It is this dismissal of the appellants' first appeal and the altering of the finding and sentence of the subordinate court by the High Court which has prompted the second appeal now before us. As regards the crucial issue of identification which has been raised in this appeal, we see no reason to differ from the concurrent findings of the High Court and the subordinate court that the appellants had been properly identified at properly conducted identification parades by persons who had had ample opportunity to observe them and in conducive circumstances that would enable them to recognize the appellants if they were to see them again.
Before turning to the statutory provisions which define the powers of the High Court when exercising its criminal appellate jurisdiction, it would be desirable to consider the Ndungu case which seems to have instigated the High Court's decision. The pertinent part of the judgment in the Ndungu case which we must first note was orbiter, and secondly, dealt rather with the statutory provisions concerning the powers of this Court in exercise of its appellate jurisdiction in criminal matter and only marginally with those of the High Court, is as follows:-
"The existence of a grave anomaly has been disclosed on the imposition of the sentence of death in respect of various offences. When a High Court tries a case of murder and on a misdirection on a point of law acquits the accused on the charge of murder and convicts him on the lesser charge of manslaughter there is no way for the Court of Appeal to correct that error by substituting conviction for manslaughter with that for murder as originally charged. No appeal lies on an acquittal on a charge of murder and even on an appeal against conviction for the lesser offence the Court of Appeal has no jurisdiction to substitute a conviction for murder in place of manslaughter and impose a sentence of death. Yet if, in consequence of an error on a point of law, a subordinate court acquits an accused charged with a capital offence under section 296(2) of the Penal Code and in place thereof convicts him on the lesser charge under section 296(1) then on an appeal by the accused on a point of law he has to face the possibility of his conviction being substituted by one under section 296(2) with the mandatory sentence of death. That anomaly has to be looked into and rectified unless the legislature has reasons of its own for the anomaly to continue.".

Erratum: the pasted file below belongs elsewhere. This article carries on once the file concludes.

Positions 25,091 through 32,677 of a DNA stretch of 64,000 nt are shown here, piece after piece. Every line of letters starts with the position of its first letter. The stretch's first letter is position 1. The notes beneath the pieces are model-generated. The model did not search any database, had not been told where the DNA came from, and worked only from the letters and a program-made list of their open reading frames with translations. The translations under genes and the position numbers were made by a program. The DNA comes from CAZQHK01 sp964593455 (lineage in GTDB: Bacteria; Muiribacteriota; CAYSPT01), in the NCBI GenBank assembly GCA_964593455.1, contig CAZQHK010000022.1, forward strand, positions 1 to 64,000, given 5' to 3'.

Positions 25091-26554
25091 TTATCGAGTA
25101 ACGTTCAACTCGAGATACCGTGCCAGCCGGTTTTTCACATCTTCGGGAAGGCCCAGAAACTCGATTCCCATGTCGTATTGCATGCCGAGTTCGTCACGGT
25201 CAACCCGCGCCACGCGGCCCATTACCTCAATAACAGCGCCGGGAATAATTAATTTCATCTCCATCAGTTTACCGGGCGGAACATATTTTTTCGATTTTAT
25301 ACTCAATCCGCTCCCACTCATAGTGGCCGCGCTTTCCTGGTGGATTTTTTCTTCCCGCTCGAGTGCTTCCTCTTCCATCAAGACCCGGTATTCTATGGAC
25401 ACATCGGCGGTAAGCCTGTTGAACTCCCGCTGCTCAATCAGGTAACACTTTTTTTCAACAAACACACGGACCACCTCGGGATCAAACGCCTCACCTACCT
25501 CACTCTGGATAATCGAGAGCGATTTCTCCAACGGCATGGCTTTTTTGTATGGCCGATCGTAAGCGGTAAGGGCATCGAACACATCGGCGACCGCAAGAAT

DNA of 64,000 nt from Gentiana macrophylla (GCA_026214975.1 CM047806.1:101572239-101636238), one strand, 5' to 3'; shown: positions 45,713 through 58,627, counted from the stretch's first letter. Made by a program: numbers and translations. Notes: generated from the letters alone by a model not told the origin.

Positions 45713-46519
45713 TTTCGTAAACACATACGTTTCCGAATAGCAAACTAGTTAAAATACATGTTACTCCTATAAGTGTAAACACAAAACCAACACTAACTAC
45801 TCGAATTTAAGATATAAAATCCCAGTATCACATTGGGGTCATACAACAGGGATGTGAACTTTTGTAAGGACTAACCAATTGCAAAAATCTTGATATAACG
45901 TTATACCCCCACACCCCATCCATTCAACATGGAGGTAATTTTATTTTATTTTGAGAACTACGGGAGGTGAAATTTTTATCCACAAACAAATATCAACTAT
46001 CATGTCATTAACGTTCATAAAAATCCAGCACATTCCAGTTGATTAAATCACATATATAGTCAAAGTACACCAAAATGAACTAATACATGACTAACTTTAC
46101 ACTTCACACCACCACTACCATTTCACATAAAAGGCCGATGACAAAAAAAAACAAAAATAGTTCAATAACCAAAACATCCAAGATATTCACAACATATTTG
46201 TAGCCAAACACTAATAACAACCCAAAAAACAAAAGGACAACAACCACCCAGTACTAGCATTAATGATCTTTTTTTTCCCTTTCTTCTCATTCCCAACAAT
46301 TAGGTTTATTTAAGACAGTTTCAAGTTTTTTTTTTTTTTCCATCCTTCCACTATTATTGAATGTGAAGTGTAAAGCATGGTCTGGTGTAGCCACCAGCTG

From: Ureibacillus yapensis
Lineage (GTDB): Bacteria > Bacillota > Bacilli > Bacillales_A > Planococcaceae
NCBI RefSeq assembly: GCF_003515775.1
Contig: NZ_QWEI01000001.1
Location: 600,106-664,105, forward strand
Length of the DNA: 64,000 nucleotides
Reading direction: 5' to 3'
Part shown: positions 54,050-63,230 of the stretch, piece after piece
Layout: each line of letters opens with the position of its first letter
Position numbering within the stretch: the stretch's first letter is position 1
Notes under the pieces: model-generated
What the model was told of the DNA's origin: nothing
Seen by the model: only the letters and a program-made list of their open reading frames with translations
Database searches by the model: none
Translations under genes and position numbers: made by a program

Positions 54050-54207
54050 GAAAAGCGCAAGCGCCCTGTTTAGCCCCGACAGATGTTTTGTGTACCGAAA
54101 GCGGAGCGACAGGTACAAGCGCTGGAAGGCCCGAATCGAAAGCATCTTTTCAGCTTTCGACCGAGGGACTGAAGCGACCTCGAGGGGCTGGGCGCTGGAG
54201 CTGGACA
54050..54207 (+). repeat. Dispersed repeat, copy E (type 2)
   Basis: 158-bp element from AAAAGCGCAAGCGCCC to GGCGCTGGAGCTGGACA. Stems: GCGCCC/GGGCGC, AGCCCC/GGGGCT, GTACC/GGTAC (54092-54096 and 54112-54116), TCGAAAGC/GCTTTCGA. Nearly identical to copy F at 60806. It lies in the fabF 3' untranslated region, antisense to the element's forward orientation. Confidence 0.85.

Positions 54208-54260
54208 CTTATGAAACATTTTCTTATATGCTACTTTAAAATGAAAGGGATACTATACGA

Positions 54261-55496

Now to the statutory provisions that lay down the powers of the High Court when exercising its appellate jurisdiction in criminal cases. These are contained in PART XI - APPEALS of the Criminal Procedure Code under the sub heading `Appeals from Subordinate Courts' and in section 354 thereof, which has the following side note: `Powers of High Court'. Having regard to the decision of the High Court which is the subject of the appeal before us, the pertinent part of this section which comes into play after the High Court has heard submissions made by or on behalf of an appellant and the respondent and the appellant's reply thereto, is the following:-
"(3) The court may then, if it considers that there is no sufficient ground for interfering, dismiss the appeal or may -
(i)reverse the finding and sentence, and acquit or discharge the accused, or order him to be tried by a court of competent jurisdiction, or commit him for trial; or
(ii)altering the finding, maintaining the sentence, or with or without altering the finding, reduce or increase the sentence; or
(iii)with or without a reduction or increase and with or without altering the finding, alter the nature of the sentence;".
The foregoing provisions to our mind, are in the given circumstances of this appeal, the only ones which the High Court could apply when exercising its appellate jurisdiction. These are also quite independent of what the High Court and for that matter any court, may do when exercising its original jurisdiction in a criminal trial. For instance, the power to convict in a trial for an offence other than the one charged, is provided for elsewhere in sections 179 - 191 of the Criminal Procedure Code and which cannot affect the appellate powers conferred on the High Court. We shall deal in more detail with these sections later on in this judgment.